Saturday, 27 September 2008

Q is for Quince

In our front garden a quince tree is blooming and how pretty it is. The blossoms are perfumed and white with fine, pink veins providing a delicate blush around the edges. Unlike stone fruits such as peaches and plums, the quince flowers after the leaves have appeared, not before.

I would not have known that the tree was a quince had our landlord not identified it for me. I have never cooked with quinces but I am looking forward to making quince paste and quince jelly next autumn, if we are still living here.

According to Stephanie Alexander, "the quince (Cydonia oblonga) was sacred to Aphrodite and Venus, the goddesses of love, and a symbol of love, happiness and fertility in Greek and Roman times." (The Cook's Companion, 1996)

Perhaps more of us should eat quinces!

The picture below is of mature quinces, and they will sit large and yellow on the tree until you are ready to pick them. I understand that they are often horribly astringent when raw but are delicious cooked with honey, or in pickles or preserves.
Quince by Michael Alexander

Even if you have never eaten a quince, you are probably familiar with Edward's Lears poem, "The Owl and the Pussycat". It was certainly one of my favourite childhood poems.

In the poem, the owl and the pussycat marry and at their wedding breakfast they dine "on mince, and slices of quince which they ate with a runcible spoon".

What is a runcible spoon, you ask? Well, even if you didn't, I did. The fact is, nobody really knows, though Lear drew one that looks like a ladle. Lear liked to use words that sound wonderful, like 'quince', and 'runcible', leaving their meaning up to his readers' imagination, just as Lewis Carroll did in "The Jabberwocky".

I think the words sound wonderful, anyway.

The Owl and the Pussy-Cat Went to Sea in a Beautiful Pea- Green Boat by Edward Lear
The Owl and the Pussy-Cat

The Owl and the Pussy-cat went to sea
In a beautiful pea green boat,
They took some honey, and plenty of money,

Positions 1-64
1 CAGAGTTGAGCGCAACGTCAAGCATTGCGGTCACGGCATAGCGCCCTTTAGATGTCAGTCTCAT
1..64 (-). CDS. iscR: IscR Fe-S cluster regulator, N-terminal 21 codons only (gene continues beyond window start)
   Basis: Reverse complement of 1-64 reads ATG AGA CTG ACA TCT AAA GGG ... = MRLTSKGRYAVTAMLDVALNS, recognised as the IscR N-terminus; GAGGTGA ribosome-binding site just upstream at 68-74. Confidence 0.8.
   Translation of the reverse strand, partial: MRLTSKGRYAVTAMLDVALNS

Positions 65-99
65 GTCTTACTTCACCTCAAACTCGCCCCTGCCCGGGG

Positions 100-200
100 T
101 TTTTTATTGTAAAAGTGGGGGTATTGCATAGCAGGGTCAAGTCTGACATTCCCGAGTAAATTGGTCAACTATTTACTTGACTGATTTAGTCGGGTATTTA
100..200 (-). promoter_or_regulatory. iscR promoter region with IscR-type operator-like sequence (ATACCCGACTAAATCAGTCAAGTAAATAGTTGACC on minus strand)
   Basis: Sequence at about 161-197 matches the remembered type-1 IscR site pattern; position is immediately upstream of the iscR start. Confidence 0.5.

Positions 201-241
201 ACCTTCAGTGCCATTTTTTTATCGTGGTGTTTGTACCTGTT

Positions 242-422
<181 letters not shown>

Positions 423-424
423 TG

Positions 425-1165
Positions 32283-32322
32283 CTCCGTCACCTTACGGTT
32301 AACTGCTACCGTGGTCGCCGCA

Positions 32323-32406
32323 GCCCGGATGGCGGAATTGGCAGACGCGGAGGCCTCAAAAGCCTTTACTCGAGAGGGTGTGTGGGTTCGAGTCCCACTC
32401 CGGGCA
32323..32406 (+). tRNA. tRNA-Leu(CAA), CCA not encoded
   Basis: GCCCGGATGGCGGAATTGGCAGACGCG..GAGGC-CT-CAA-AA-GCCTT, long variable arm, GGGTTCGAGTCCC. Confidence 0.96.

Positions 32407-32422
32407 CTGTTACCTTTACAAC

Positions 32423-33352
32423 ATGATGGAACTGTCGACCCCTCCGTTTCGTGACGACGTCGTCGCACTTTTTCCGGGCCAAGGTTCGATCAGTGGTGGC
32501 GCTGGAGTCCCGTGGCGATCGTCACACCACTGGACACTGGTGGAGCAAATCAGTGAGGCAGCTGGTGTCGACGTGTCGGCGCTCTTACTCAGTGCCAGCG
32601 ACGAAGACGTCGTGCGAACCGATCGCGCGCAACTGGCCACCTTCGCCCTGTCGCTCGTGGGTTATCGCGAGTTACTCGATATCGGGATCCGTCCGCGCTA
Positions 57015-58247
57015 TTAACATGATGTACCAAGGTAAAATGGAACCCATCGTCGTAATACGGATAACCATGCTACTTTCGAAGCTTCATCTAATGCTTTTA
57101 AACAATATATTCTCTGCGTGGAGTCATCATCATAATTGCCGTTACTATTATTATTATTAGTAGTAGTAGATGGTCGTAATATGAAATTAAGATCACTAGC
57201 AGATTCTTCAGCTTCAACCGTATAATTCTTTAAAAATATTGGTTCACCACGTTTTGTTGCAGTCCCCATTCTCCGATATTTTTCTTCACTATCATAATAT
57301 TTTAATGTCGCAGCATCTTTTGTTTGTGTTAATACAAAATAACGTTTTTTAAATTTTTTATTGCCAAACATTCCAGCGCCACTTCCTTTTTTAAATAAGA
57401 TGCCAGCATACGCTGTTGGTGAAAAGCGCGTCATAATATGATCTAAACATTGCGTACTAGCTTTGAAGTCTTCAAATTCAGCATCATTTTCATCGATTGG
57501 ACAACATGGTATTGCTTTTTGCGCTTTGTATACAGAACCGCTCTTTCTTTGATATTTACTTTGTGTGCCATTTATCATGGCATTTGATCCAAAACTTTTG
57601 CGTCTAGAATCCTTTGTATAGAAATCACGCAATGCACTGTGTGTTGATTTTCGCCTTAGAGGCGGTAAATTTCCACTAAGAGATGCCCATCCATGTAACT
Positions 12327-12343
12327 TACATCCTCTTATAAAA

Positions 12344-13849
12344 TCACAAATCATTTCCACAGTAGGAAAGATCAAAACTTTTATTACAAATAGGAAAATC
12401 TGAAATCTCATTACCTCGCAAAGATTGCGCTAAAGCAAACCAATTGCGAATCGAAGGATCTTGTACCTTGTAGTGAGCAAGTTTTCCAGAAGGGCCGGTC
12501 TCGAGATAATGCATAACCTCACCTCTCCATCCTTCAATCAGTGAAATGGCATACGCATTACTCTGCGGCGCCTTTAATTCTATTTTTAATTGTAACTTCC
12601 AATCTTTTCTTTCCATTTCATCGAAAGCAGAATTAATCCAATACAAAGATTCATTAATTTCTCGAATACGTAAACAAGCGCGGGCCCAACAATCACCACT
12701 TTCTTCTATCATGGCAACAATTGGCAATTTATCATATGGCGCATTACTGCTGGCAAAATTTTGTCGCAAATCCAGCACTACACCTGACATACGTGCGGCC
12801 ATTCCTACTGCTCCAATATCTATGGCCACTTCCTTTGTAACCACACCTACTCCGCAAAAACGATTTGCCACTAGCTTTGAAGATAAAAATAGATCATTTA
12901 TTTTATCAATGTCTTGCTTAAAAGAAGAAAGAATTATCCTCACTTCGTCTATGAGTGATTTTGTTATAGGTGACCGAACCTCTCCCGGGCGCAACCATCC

Wrapped up in a five pound note.
The Owl looked up to the stars above,
And sang to a small guitar,'
O lovely Pussy! O Pussy my love,
What a beautiful Pussy you are,
You are,
You are!
What a beautiful Pussy you are!'

Pussy said to the Owl, 'You elegant fowl!
How charmingly sweet you sing!
O let us be married! too long we have tarried:
But what shall we do for a ring?'
They sailed away, for a year and a day,
To the land where the Bong-tree grows
And there in a wood a Piggy-wig stood
With a ring at the end of his nose,
His nose,
His nose,
With a ring at the end of his nose.

'Dear pig, are you willing to sell for one shilling
Your ring?' Said the Piggy, 'I will.'
So they took it away, and were married next day
By the Turkey who lives on the hill.
They dined on mince, and slices of quince,
Which they ate with a runcible spoon;
And hand in hand, on the edge of the sand,
They danced by the light of the moon,
The moon,
The moon,
They danced by the light of the moon.
From the official Edward Lear website.


Kirstin said...

Hi Kate! I have never had a quince. They sort of look like a pear.

I too love that poem. I grew up loving poems.

Jenny said...

Great photos of the flowers.
I love quince paste with a strong flavoured cheese. Yum.

ps. The Owl and the Pussycat is one of my favourite poems

River said...

I love the look of quince jelly. That shining, jewel bright, ruby red. The taste is quite nice too. I've never eaten quince paste.

demonstration blog said...

What a wonderful post. Your photographs are absolutely lovely. I love your reference to a runcible spoon and your wonderful Own and the Pussy-Cat poem. Karen

YayaOrchid said...

I wish I had a quince tree. Beautiful flowers and the fruit is so useful. In Mexico they make a jellied candy called 'membrillo' and it's delicious!

Mikki said...

I have never heard of either the fruig or the poem. I would have taken it for a pear too though. Hmmm...I wonder if they're available here in the states.